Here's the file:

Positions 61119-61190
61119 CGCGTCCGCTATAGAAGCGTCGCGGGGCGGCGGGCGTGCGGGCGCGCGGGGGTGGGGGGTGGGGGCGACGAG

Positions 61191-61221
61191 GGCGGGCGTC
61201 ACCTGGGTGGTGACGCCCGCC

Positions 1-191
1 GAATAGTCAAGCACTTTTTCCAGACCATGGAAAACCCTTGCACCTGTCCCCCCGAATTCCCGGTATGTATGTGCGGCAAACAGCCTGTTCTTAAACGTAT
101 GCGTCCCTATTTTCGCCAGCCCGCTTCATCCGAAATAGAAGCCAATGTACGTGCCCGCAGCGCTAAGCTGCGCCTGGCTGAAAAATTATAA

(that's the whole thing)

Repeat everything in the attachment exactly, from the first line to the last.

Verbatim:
Positions 61119-61190
61119 CGCGTCCGCTATAGAAGCGTCGCGGGGCGGCGGGCGTGCGGGCGCGCGGGGGTGGGGGGTGGGGGCGACGAG

Positions 61191-61221
61191 GGCGGGCGTC
61201 ACCTGGGTGGTGACGCCCGCC

Positions 1-191
1 GAATAGTCAAGCACTTTTTCCAGACCATGGAAAACCCTTGCACCTGTCCCCCCGAATTCCCGGTATGTATGTGCGGCAAACAGCCTGTTCTTAAACGTAT
101 GCGTCCCTATTTTCGCCAGCCCGCTTCATCCGAAATAGAAGCCAATGTACGTGCCCGCAGCGCTAAGCTGCGCCTGGCTGAAAAATTATAA